When it comes to kidney problems, diet can play a key role in managing your health. There are many different types and causes of kidney problems, so it's important to be followed by a physician and dietitian. However, there are four basic types of food to avoid that will help protect your health.
Sodium, typically referred to as "salt," eaten in high amounts can increase blood pressure and in turn cause damage to the kidneys. The Dietary Guidelines for Americans recommend on average 1,500 milligrams sodium daily with a maximum of 2,300 milligrams sodium daily to maintain healthy blood pressure. Some examples of high-sodium foods are packaged and restaurant foods, yeast breads, mixed meat and pasta dishes, cheese, soups and poultry.
Restricting protein in your diet may be beneficial if your kidney disease has not progressed to dialysis. Beef, poultry, pork, fish and eggs are all high in protein and are broken down into waste products in your body. Kidneys act as the waste filtration system in your body, so limiting high-protein foods will reduce the amount of waste products that build up. However, a high-protein diet is usually recommended once dialysis is started.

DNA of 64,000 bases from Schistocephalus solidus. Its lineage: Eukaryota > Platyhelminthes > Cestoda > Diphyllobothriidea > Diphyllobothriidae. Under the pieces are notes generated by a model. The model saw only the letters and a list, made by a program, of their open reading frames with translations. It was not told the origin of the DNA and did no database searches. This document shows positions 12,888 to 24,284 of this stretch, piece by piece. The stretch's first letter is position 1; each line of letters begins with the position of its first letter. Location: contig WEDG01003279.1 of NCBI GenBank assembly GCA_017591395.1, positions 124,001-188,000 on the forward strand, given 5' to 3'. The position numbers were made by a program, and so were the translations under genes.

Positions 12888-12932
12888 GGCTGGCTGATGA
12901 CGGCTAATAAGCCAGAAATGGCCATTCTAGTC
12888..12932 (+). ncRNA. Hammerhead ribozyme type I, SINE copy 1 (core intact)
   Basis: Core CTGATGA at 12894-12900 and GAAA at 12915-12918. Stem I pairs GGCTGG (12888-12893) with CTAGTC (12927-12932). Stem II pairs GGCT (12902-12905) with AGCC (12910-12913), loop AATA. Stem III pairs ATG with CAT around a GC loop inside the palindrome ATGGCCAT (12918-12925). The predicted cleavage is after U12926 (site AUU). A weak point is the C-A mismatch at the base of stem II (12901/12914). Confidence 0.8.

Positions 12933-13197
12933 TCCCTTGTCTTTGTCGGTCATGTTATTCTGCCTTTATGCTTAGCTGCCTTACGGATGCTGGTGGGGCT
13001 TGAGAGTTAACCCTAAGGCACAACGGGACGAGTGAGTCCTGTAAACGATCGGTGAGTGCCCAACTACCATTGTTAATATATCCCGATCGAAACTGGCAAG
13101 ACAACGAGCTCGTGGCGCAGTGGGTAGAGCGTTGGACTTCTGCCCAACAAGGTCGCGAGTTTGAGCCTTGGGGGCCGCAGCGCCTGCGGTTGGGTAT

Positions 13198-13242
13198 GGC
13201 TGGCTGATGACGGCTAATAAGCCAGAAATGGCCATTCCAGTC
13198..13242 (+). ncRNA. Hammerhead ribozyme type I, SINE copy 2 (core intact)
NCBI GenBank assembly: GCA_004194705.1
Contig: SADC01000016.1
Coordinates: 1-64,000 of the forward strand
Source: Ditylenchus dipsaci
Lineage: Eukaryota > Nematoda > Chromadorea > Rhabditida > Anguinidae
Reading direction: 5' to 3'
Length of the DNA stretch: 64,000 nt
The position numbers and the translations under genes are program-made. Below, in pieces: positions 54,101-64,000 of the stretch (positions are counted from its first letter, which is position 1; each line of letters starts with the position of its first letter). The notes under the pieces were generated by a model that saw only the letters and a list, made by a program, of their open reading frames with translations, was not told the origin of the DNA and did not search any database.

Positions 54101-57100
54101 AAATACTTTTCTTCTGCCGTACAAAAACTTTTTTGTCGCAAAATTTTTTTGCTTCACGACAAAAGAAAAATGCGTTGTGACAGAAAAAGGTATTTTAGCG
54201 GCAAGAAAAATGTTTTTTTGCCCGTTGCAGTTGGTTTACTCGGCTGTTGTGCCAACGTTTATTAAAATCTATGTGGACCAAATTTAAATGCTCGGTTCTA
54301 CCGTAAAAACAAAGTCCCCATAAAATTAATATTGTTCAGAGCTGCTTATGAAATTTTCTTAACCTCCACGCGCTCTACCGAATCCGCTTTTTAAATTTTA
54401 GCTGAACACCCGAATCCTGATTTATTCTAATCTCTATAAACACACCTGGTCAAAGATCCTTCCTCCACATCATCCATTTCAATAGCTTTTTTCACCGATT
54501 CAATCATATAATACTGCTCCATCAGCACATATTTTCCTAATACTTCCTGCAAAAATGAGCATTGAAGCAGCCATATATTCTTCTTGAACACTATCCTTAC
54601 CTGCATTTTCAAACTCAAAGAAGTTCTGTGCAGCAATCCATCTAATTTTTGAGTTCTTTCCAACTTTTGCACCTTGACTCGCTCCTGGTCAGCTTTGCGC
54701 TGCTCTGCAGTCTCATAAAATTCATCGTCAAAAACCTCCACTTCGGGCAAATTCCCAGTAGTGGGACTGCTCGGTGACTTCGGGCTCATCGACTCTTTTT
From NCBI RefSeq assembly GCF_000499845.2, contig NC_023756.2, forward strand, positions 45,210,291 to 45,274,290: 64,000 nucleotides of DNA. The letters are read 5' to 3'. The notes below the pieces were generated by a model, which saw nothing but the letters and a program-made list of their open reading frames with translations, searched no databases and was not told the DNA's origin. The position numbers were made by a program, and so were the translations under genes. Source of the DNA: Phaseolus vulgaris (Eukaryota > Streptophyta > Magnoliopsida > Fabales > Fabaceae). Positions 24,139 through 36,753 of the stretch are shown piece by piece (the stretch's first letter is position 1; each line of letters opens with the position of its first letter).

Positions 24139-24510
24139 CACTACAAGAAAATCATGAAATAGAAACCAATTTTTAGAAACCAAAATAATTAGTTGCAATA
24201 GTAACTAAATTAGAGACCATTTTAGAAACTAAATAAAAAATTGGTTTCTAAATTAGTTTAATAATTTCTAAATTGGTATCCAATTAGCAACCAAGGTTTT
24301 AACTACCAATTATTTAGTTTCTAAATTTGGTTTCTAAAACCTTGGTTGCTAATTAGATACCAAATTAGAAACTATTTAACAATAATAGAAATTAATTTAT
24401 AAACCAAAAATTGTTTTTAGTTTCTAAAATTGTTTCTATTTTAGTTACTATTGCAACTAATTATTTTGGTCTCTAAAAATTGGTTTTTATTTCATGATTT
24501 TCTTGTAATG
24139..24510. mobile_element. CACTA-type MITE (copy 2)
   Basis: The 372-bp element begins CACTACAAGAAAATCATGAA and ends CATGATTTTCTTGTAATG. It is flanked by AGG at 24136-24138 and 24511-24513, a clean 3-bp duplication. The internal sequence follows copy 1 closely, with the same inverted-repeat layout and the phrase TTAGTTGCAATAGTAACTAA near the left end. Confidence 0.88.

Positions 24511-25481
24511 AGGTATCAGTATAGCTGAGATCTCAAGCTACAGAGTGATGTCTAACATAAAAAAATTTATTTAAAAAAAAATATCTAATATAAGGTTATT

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It can also be difficult for your kidneys to get rid of excess potassium, which is harmful to your heart. It's important to follow doctor's recommendations for potassium intake, as having too little potassium can also be harmful. Foods high in potassium are bananas, avocados, tomatoes, potatoes, dark green leafy vegetables, dried fruits, oranges, mangoes, melons, nuts, lentils, beans and seeds.
Phosphorus is an essential mineral found naturally in food and a main ingredient found in preservatives. When your kidneys cannot successfully get rid of excess phosphorus, it can build up in the blood and lead to bone and heart disease. High-phosphorus foods are processed and restaurant foods, dark-colored sodas and other bottled or canned drinks. Naturally high-phosphorus foods with no phosphorus additives are dairy products, cheese, beans, nuts and seeds.
- U.S. Food and Drug Administration: Sodium in Your Diet: Using the Nutrition Fact Labels to Reduce Your Intake
- U.S. Department of Agriculture and U.S. Department of Health and Human Services: Dietary Guidelines for Americans, 2010
- Pocket Guide to Nutritional Assessment of the Patient with Chronic Kidney Disease; L. McCann.
Elaine Davis is a professional writer specializing in health and fitness topics. A registered dietitian, her writing has appeared in the "Journal of the American Dietetic Association." Davis received her Bachelor of Science in nutrition from the University of Texas at Austin and her Master of Science in nutrition at Texas Woman's University at Houston.